NFL Coaches Continue to Struggle With Clock-Management Issues
"I goofed,'' Reid said.
His expanded explanation was that officials spotted the ball back further than where it was initially -- inches from the goal line -- which changed his play call, a problem when the play clock started short and fast.
That is why the Eagles had to settle for a field goal that made it 17-6 at halftime en route to their 17-12 loss.
"Goofed" made more sense.
But Reid is not alone.
Each week in the NFL, at least one coach is caught in a bewildering clock-management snafu that makes fans scratch their heads and critics howl. The question endures: how can coaches at this level so frequently blow it when it comes to the clock, the call, the situation?
Well, the best coaches have a pulse for everything on the field, including offense, defense, special teams, motivating players and monitoring officiating. The intense heat of some moments can be consuming.
All of them talk about clock management, but none of them practice situational football in exactly the same manner. And the way some of them carelessly toss their timeouts around early in games continues to infuriate some traditionalists.
Oftentimes, the amount of work you put into these issues correlates to the success you get in them.
Some coaches have too much ego to rely on an assistant to closely manage the clock and situations for them. Some of them are too insecure for that. Their thinking goes, "I'm the head coach, that's my job, and if I don't do it, ownership might think I shouldn't be the head coach.''
Some get into major problems in offensive clock management because of their quarterback's lack of experience. Coaches around the league insist, for example, that when Colts quarterback Peyton Manning is running the Indianapolis offense in tense situations, clock management is less a problem. Manning and a handful of other quarterbacks have the savvy and knowledge to take control of such situations.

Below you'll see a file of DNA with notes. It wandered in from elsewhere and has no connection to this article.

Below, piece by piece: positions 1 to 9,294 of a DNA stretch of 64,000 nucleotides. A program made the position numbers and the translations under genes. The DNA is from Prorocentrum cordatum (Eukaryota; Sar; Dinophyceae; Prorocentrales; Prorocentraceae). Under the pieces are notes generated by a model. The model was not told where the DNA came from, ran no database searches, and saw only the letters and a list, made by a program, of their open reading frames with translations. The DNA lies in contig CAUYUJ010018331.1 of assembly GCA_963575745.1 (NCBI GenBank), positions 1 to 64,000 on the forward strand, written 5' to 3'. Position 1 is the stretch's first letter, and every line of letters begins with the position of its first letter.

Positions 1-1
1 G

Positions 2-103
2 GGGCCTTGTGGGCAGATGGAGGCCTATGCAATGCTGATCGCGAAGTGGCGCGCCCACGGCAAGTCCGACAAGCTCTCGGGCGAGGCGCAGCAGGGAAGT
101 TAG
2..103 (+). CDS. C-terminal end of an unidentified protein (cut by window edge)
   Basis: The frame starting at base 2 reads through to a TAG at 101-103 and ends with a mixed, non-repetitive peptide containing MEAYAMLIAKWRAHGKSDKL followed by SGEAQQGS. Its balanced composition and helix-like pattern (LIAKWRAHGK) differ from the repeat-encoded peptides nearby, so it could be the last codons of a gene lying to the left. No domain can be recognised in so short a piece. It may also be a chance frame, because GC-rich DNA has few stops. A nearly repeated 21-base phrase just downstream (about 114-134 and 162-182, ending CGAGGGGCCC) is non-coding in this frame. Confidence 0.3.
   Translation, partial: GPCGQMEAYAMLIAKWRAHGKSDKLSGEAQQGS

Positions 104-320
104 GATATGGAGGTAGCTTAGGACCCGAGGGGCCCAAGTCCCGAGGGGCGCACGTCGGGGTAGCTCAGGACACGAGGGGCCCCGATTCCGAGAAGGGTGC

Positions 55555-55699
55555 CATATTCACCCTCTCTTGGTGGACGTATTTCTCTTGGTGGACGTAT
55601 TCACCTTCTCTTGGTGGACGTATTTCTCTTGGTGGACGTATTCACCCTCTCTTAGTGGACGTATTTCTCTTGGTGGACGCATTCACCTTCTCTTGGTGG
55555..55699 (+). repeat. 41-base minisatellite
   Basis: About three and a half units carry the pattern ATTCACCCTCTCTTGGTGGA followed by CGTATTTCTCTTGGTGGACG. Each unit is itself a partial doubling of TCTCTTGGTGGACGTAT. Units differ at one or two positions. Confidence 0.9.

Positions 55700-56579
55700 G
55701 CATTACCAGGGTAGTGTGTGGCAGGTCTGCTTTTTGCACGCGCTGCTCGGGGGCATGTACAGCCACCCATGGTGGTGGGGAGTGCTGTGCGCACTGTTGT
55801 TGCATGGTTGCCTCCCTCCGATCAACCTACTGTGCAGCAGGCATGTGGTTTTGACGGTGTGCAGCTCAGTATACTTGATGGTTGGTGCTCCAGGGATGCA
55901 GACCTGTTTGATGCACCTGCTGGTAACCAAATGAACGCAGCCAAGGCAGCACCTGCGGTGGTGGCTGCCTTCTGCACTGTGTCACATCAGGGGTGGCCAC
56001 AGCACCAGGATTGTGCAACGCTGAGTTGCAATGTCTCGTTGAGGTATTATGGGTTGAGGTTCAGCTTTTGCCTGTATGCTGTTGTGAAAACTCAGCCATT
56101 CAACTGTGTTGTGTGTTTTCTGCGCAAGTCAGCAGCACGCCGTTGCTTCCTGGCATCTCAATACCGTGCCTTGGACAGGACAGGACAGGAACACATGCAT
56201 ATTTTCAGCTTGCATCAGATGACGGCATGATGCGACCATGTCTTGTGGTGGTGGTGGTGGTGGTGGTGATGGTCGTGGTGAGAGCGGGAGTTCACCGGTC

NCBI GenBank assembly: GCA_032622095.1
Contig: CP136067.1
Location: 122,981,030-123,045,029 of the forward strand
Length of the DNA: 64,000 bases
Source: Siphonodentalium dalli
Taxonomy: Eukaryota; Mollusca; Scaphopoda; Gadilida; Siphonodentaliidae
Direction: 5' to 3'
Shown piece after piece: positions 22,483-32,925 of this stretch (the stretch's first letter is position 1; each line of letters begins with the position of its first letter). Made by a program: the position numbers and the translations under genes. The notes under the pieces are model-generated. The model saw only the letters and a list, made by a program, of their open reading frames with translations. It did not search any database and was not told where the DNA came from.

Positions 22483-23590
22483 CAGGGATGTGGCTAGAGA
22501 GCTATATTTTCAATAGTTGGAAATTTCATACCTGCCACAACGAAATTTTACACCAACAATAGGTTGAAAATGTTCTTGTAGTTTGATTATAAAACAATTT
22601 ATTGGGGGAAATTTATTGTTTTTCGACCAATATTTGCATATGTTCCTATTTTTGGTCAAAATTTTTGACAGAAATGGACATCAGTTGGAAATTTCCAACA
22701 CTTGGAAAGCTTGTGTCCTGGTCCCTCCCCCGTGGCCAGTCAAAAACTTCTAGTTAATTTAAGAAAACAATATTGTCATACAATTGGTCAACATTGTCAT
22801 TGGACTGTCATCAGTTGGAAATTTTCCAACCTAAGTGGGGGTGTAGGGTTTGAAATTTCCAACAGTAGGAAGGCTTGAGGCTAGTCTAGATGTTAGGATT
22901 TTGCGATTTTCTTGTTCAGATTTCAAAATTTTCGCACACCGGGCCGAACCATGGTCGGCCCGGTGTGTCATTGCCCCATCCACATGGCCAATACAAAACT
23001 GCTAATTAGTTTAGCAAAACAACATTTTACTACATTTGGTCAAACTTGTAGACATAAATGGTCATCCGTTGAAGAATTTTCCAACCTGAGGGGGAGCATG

A former longtime NFL quarterback who requested anonymity said: "When I played, we had a handful of calls for every situation. We knew which one of those plays we were going to use for each situation each week. I know things have changed, that the game is so specialized now, but some of these offenses need to go back to three to five plays they can hang their hats on in critical situations. Simplicity would be better.
"Watch the sidelines in these games and during some critical timeouts. You've got so many people in those huddles. The quarterback is talking, the head coach is, too, and so are the offensive coordinator, the quarterback coach, the backup quarterback ... it's a ton of confusion sometimes right there. That also should be simplified.''
Part of the solution for coaches is to spend more time in the offseason studying clock management and devising plans. Those plans should be practiced more frequently in weekly game preparations and given the same emphasis as general offense, defense and special teams.
And NFL coaches should designate one of their coaches to be their clock management guy. He should be in the coach's ear at all times reminding him of play-clock situations, game-clock situations, all issues regarding time. This, for example, is a role that Carolina's Jim Skipper (assistant head coach/running backs) has adeptly served for coach John Fox. It is a model worth emulating.
An NFL coach observed: "You can lose sight of the picture. Things happen fast. Sometimes you get caught up. These mistakes happen. We are all human. Should they happen? No. Is it going to continue to happen? Yes.''
And each time it does, NFL coaches are reminded how much this task is such a huge part of their jobs.
Who is the league MVP after four games? Is it one of the usual suspects, Peyton Manning or Tom Brady? A newcomer like Arian Foster? FanHouse TV's LeCharles Bentley says, "None of the above".